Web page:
"At first sight the house gave the impression of not being useful at all," Borde said. "It had only one-floor plan, the brick floor was broken, the 80 square meters were dark and cold, and the wood roof structure was rotten."
To rehabilitate the home, structural walls were reinforced, rammed-earth surfaces were treated, and doors and windows were updated. Walls were painted white with polished concrete on the ground floor to update the interiors.
Retaining the open-plan layout of the main ground floor space and taking advantage of the double-height ceiling, the architects suspended the home's three beds from the ceiling.
These are each accessed by climbing a wooden staircase with angled treads, which leads to a deck-like platform without any handrails.
Three separate stairs then rise into the individual sleeping nooks, which are also built from wood, and incorporate storage areas for clothes and shoes.
To enable this configuration, the ceiling had to be redesigned with an upper bond beam and eucalyptus trusses installed every 1.55 metres. The bedrooms sit snugly between the trusses, which are visible from the space below.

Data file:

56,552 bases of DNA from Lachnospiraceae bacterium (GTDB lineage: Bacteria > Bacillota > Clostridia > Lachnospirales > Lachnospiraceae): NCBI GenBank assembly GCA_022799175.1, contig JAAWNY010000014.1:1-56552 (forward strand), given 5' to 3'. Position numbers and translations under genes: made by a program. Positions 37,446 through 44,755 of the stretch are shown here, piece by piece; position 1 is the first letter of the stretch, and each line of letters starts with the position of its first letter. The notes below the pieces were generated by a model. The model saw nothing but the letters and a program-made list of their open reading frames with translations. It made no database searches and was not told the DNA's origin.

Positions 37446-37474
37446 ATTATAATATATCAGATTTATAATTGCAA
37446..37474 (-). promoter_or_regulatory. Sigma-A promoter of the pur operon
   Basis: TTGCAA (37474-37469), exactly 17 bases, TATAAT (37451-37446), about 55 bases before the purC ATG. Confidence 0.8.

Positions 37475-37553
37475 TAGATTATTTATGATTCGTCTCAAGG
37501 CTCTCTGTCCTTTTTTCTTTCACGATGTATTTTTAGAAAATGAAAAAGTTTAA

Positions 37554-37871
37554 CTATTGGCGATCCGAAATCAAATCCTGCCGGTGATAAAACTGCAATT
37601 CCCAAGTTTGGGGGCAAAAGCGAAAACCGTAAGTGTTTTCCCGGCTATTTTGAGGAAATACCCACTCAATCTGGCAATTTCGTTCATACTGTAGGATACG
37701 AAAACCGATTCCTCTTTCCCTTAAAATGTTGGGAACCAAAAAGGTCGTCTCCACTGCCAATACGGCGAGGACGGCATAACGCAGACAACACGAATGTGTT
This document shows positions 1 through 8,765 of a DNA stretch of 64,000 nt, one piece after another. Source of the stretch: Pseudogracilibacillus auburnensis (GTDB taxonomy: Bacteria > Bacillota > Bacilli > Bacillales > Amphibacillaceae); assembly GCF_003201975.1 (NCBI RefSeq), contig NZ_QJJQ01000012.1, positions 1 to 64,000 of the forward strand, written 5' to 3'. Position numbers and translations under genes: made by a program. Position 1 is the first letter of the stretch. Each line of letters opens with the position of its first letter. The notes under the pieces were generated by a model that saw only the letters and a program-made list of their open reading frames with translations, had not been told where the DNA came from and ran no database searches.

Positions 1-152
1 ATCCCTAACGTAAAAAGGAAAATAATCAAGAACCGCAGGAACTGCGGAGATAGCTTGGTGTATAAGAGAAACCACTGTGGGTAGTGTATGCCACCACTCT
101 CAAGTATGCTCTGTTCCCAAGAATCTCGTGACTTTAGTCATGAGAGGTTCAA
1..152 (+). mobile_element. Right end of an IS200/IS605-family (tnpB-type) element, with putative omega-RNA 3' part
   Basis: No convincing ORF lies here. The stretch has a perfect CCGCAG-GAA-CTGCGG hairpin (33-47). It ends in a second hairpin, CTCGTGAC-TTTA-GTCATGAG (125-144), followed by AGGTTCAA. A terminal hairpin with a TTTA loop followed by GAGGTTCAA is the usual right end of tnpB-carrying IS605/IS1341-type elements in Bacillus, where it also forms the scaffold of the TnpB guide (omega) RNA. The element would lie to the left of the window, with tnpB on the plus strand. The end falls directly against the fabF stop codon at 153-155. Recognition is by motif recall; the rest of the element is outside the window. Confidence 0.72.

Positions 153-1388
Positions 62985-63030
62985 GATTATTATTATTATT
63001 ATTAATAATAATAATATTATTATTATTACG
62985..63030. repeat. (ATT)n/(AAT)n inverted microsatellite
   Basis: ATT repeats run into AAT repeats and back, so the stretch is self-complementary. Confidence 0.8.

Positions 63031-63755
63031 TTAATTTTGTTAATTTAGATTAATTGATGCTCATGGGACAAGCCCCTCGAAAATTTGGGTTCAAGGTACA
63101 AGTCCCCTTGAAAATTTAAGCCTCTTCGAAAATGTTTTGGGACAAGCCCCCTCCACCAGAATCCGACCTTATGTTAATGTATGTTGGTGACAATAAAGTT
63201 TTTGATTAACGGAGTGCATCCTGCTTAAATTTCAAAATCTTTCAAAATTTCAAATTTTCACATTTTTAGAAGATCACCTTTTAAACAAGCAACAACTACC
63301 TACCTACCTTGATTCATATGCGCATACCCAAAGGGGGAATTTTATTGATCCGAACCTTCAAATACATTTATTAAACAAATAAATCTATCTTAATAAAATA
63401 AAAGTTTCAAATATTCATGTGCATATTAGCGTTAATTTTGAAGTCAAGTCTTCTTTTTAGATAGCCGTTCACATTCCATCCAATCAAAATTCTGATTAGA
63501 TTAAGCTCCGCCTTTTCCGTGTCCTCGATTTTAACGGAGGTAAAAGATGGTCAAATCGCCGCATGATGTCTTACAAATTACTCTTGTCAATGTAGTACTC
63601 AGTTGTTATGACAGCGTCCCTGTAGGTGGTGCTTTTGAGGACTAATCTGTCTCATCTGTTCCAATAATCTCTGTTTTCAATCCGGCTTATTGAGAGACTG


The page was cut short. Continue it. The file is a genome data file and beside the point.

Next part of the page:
An open-plan kitchen, living and dining area fills the ground level, which is intended to be open and spacious for hosting guests.
"The project is thought to receive visitors and friends all the time," said the studio.
Furnishings are kept to a minimum, but include a loveseat under the staircase with a coffee table and chair, and a round dining table with four chairs.
The home is accessed through an enclosed back porch, which fills the gap created by the L-shaped building. The ancillary wing contains washrooms and storage.
From the patio and garden, the home appears hardly changed from when it was first built. The exception is the roof, which is now covered in shingles made of old tires and features a ridge of recycled glass.
House of the Flying Beds is coloured grey at the back and red across its front, making it stand out from the street.
Also recently completed in Ecuador are a flat-roofed, two-storey home by Gabriel Rivera Arquitectos, and a residence with a curved concrete facade by Estudio Felipe Escudero – both located in the capital Quito.
Photography is by Jag Studio.
Collaborators: Charlotte Vaxelaire
Construction Management: José Guerrero
Structural engineer: Patricio Cevallos & Mathieu Lamour
Construction: Builder Miguel Ramos, ENOBRA, Edison Marcial